My most recent challenge post was about the same topic: the dreaded conclusion. It really is so bothersome that we have been taught to make a conclusion that ties nicely in a bow. That is not always the case, and I have finally gotten to a point in my writing where I’m okay with that. In my conclusion, I actually include how my questions weren’t answered and that’s okay. I needed more resources that are not accessible to me right now, or maybe ever. A good technique I use when I am about to tackle the conclusion is to take a few days to step away from my writing and just think. Then, when I finally get to sitting down to write it, it starts to flow out on the screen. I’m not saying I’m a conclusion wizard, but this has definitely helped me if you are struggling with it! Hope this helps.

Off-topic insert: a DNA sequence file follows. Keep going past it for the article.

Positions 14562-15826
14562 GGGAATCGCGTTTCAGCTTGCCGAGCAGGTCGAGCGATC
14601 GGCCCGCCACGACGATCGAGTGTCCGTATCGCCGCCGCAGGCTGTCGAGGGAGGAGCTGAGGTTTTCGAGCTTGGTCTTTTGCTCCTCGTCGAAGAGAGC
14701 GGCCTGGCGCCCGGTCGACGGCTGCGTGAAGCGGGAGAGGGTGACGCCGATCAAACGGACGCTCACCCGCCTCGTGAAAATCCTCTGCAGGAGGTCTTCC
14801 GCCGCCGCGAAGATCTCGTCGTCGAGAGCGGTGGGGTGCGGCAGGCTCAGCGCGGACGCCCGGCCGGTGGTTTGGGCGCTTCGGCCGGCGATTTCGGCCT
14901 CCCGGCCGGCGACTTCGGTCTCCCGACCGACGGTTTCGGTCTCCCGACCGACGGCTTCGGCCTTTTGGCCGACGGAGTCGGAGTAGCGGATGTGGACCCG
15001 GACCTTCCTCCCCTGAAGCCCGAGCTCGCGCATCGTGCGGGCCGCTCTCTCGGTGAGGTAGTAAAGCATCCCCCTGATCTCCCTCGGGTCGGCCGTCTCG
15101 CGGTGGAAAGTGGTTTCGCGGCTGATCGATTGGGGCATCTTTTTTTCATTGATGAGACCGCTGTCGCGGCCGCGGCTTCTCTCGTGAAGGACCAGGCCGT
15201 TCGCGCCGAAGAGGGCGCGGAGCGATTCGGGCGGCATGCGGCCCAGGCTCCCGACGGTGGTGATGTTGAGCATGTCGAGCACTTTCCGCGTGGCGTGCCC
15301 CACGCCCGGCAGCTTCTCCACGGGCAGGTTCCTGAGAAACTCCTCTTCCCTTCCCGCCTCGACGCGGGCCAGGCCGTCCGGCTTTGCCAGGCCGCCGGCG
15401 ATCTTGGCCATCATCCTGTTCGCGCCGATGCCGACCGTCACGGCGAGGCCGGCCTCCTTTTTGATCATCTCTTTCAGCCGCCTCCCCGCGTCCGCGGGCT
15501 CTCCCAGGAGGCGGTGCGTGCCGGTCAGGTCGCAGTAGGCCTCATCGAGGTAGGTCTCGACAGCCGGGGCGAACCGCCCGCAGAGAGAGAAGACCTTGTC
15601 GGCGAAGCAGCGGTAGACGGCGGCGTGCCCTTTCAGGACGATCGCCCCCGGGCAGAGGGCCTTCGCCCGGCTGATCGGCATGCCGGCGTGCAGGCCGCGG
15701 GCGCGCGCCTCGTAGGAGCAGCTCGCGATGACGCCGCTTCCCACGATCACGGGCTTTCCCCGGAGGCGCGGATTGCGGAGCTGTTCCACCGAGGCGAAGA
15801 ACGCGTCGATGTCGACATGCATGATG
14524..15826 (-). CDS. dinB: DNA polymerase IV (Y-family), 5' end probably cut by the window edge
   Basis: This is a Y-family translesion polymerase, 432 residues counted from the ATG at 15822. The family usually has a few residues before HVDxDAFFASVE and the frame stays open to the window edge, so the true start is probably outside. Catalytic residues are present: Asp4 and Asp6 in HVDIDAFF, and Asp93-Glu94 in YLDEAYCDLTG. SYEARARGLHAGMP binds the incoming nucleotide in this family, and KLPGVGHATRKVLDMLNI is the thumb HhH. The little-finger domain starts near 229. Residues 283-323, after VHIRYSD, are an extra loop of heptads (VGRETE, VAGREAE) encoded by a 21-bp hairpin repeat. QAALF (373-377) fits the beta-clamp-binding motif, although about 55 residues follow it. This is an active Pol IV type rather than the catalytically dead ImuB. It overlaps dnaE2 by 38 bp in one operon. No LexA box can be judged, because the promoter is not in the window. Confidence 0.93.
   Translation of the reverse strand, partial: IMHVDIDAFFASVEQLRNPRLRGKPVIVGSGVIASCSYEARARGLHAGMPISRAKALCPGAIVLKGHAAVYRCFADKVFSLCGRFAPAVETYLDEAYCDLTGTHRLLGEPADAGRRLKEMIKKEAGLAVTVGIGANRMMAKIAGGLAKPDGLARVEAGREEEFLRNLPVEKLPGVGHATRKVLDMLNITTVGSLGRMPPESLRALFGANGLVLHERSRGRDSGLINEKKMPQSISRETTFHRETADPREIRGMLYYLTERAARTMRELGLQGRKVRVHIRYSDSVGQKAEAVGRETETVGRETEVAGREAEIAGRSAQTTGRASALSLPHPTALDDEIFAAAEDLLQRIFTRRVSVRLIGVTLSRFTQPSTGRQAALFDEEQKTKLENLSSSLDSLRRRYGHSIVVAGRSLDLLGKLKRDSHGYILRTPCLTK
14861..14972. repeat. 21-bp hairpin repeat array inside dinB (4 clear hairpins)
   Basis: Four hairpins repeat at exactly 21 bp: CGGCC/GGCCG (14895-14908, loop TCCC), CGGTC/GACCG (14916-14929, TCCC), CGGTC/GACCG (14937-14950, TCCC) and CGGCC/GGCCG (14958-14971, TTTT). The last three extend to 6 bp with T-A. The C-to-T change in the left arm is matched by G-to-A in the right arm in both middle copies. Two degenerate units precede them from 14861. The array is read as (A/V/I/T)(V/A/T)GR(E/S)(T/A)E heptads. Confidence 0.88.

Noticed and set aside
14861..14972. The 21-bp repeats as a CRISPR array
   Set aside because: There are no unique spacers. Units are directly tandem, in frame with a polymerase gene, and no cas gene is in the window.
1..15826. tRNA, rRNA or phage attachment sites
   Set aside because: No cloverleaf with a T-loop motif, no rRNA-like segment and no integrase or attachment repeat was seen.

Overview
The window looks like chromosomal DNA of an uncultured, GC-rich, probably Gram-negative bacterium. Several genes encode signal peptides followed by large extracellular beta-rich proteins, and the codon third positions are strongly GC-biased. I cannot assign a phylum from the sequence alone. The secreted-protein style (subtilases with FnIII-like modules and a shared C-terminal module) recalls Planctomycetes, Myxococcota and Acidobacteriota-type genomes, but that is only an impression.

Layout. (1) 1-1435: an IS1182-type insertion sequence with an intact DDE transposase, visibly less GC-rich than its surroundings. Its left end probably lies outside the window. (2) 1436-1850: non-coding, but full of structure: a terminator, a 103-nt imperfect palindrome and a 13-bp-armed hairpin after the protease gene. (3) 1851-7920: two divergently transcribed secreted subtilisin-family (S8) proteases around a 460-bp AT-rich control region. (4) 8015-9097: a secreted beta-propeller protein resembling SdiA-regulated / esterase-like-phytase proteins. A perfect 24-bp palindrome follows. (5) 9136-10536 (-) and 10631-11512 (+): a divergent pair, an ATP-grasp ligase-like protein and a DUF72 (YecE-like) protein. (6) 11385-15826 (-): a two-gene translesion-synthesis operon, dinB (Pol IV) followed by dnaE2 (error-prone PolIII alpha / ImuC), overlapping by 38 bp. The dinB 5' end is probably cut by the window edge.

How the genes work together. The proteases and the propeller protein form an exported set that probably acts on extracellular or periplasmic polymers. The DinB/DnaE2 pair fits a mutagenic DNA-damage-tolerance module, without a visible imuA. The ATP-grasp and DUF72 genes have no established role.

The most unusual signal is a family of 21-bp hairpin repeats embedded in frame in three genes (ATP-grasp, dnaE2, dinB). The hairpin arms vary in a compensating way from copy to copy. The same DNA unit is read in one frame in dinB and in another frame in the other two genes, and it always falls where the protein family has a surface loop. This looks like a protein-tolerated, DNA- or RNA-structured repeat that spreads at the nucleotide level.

Jenn

  3. Hey Jessyca,

    So I think basically our entire class is blogging about conclusions, myself included. My problem is kinda different, just because I’m trying to match the theme of my site rather than accounting for a change in my view on a particular subject. But the problem you’re describing happens to me all the time in academic papers. I get 75% through and realize I’m arguing something completely different than my thesis. But I think it’s good to trust your gut.

    I really like Jenn’s suggestion of including how some questions weren’t answered. And maybe you could try opening a Word doc and just typing your natural thoughts about the subject, then edit it later to see if it fits (kinda like that app T made us use in Gateway).

    Either way, I agree with you, it’s ok to acknowledge the conclusion isn’t all encompassing.